Bill Capie

When I selected the University of Georgia to do my doctoral studies I envisioned myself working with David Butts who was the science educator I knew most about and had read his work on problem solving, especially in elementary education. However, the selection of a major professor has as much to do with interpersonal relationships as scholarly productivity and Bill Capie and I were well suited and agreed to work together. He was involved in the development of a beginning teacher assessment system for the state of Georgia and so my research assistantship was oriented toward the development, validation, and subsequent use of “high inference” teacher assessment tools. Since I came to the United States with a background in psychometrics, I had many of the skills needed to do this work and with Bill’s encouragement I continued to study multivariate and logistic statistics, applying them in data analysis of teacher assessment data.

Bill Capie encouraged me to build on the work I had done on wait time in Australia as a focal point for my dissertation research. I did this, expanding the initial study significantly to include the use of observation protocols to measure teacher and student processes in science classes oriented toward the teaching and learning of integrated process skills. Another aspect that I expanded in my doctoral dissertation work was to develop a Test of Logical Thinking, to enable differences in student reasoning ability to be factored into a study that utilized statistical analyses and associated model development and testing. The continuing influence of Mary Budd Rowe on my research was evident in my use of locus of control measures (or fate control as she referred to it) as a covariate in a process-product study situated in middle schools in and around Athens Georgia.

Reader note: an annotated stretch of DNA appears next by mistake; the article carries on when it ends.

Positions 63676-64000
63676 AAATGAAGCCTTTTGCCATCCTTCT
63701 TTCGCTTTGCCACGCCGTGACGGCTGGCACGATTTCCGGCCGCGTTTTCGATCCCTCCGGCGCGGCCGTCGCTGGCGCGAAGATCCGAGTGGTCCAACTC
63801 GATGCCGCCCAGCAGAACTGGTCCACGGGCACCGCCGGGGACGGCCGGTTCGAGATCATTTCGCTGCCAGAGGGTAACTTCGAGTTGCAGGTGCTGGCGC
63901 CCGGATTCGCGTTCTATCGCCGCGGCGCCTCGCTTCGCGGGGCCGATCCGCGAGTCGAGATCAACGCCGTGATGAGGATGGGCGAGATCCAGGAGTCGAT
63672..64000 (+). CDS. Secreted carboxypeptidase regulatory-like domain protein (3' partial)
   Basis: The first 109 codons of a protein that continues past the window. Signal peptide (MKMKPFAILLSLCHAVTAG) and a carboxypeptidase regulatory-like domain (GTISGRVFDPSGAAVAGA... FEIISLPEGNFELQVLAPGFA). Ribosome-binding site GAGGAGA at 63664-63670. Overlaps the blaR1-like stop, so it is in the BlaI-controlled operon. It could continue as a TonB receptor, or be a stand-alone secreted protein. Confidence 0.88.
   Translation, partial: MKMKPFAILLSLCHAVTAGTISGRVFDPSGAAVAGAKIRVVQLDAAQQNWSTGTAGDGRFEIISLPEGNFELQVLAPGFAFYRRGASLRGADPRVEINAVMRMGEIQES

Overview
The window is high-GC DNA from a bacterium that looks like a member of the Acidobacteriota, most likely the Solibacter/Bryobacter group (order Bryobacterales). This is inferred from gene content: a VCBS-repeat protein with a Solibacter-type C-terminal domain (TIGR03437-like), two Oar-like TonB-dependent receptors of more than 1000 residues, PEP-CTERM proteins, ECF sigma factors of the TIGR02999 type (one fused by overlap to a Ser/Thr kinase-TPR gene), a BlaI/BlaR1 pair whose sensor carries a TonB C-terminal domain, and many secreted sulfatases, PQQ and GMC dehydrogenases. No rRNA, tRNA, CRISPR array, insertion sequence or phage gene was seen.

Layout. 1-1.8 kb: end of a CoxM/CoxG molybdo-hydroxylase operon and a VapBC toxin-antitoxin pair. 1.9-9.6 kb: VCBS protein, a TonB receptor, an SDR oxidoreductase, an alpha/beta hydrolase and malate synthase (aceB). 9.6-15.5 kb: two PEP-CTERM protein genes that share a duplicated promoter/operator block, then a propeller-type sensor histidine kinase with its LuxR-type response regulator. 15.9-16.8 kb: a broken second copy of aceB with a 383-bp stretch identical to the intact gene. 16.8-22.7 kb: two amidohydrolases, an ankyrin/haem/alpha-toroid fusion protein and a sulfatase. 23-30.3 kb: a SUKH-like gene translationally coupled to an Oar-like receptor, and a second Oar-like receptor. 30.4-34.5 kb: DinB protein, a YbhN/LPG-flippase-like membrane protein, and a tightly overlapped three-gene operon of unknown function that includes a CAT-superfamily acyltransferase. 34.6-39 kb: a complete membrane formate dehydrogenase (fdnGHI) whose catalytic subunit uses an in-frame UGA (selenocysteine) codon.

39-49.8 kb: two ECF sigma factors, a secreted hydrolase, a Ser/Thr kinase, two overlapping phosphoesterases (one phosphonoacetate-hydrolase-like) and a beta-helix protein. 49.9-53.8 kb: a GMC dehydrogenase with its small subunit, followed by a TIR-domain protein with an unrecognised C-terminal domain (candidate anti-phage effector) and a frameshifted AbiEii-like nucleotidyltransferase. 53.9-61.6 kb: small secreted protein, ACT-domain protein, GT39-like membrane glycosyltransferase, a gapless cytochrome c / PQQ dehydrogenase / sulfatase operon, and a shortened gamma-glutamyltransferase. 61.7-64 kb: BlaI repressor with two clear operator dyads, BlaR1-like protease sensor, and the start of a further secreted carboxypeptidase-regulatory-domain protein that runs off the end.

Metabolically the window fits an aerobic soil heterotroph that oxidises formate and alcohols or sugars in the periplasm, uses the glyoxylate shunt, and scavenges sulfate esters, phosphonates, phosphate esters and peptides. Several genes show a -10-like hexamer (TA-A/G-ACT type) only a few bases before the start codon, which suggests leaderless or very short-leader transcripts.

My research at the University of Georgia (1978-80) was largely undertaken with Bill Capie and Chad Ellett, a colleague with whom I have remained friends to the present day. Unfortunately, my time at the University was so focused that I did not co-author research with Chad.

I returned to the University of Georgia in 1986 as part of a Fulbright award and undertook collaborative research, initially with Bill Capie, but increasingly with Russell Yeany and a group of doctoral students, many of whom are close colleagues and friends to the present day (e.g., Mariona Espinet, Chao-Ti Hsiung, Hsiao-Lin Tuan, and Nancy Davis).

My collaboration with Bill occurred in the early 1980s during which time we coached-authored 11 journal articles, 2 book chapters, 1 monograph, and 8 technical reports. Peer recognition of our work at the national level was reflected in 3 awards.